Monthly Archives: February 2014

Making Minions

Next week is a big event for our family.  Our little guy William turns 2!  Which means I will have been back to work for an entire year which I cannot believe.  My how time has flown.  Though I have to admit my time off with my time off with my children feels like a distant memory and I feel like I have never left the classroom.

Anyway next weekend we will be celebrating with a Minion Themed party.  Between making over 50 valentine’s cards for the kids to hand out to their friends and prepping for a party it’s a busy time.  So I’ve decided to prep by doing an activity an evening.  We are making a pinata, a pin the googles on the Minion, Minion centre pieces, napkin rolls, balloons.  Most of inspiration is from Pinterest.  I found a really cute napkin roll pattern but I’ve put my own twist on it.

I used small yellow napkins, some blue ribbon and a single google eye and I think they are quite cute.  I used the instructions for the fold here and it’s so easy my 4 year old Keelyn was able to help me.

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Instead of Said

My students are in the process of writing Narratives.  We’ve been working on using quotation marks to indicate when our characters are speaking and my awesome partner in crime (Mr. Edwards – ERF) discovered this awesome website 219 words to use instead of said and I knew I had to share it with my class.  We brainstormed our own list of Instead of Said words and I think they came up with an impressive list.  We would welcome any of your own suggestions! 

 

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Background, Middleground, Foreground

This past weekend I was searching Pinterest for art ideas to teach background, middleground and foreground to my students.  In my mind I knew how it had to go but it’s a tricky concept so I wanted some clear step by step activities that would help them understand using perspective in art.  As per usual Pinterest did not disappoint.  It linked me to an awesome blog – Deep Space Sparkle Art Lessons for Kids where it demonstrated having kids paint a winter landscape using the three elements of perspective (background, middleground, foreground).  If you are from Ontario then you know that today was certainly a winter landscape so I knew today was a perfect day for this lesson.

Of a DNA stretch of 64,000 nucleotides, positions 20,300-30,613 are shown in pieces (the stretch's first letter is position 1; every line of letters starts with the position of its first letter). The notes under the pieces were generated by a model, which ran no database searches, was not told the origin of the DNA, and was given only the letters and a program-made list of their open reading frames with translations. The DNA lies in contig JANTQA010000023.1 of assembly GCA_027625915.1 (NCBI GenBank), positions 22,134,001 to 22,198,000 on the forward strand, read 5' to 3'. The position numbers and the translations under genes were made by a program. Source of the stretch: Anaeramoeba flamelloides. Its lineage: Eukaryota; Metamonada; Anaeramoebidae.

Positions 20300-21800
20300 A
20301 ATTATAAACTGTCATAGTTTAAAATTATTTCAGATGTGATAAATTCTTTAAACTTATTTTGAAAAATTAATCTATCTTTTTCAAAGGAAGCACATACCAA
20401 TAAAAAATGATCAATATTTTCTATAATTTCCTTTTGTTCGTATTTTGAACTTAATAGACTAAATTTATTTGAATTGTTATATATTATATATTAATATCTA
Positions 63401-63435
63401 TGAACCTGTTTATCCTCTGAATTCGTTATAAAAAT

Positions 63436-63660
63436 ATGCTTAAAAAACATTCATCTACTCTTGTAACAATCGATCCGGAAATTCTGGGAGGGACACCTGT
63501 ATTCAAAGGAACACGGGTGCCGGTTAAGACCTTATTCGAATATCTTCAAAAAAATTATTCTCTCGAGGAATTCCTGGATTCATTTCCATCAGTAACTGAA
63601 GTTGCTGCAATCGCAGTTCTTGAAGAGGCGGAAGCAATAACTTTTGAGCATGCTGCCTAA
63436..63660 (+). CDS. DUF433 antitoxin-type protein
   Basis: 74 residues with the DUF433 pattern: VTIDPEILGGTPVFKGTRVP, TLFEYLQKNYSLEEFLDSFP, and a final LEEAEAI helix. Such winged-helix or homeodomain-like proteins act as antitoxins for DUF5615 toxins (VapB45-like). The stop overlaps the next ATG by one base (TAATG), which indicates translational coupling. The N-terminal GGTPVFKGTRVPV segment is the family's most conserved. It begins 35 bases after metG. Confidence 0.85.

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First Recess on Mount Massey

Normally when I teach art lesson I start with an artist example and then introduce the activity using by modelling the skills but I’m really open to the student interpretation of the activity.  But for this lesson I took a different approach.  I used the document camera and together we did the steps 1 at a time. I didn’t explain to students why were were doing the steps in the order we were as I wanted them to have some discovery and figure out perspective without me directly telling them. I have to admit I was a little nervous that the projects would come out cookie cutter but the results were spectacular and the students finished with a solid understanding of perspective.  When we were done I had the students leave their paintings on their desk and do a walkabout the room.  This brought out some really awesome insights from the kids.

Timothy said – “Wow!  It looks 3D”

Aneka shared – “It looks like you can walk through our forest pictures”

Mehak said- “The light trees look far away and the darker the paint gets the closer the trees look.”

Mya told us – “You know if you paint the background things small and the up front things big that makes it look close and far away too!”

Adam said- “I thought it was going to be a problem painting the dark trees on top of the light trees but it makes it look real”

Falicia said – ” We all did the same thing but the pictures all look different!”

Overall I think this lesson was a success.  The pictures show their individual artistic style and they were able to illicit the key messages from perspective that I was hoping they would get out of it.

 

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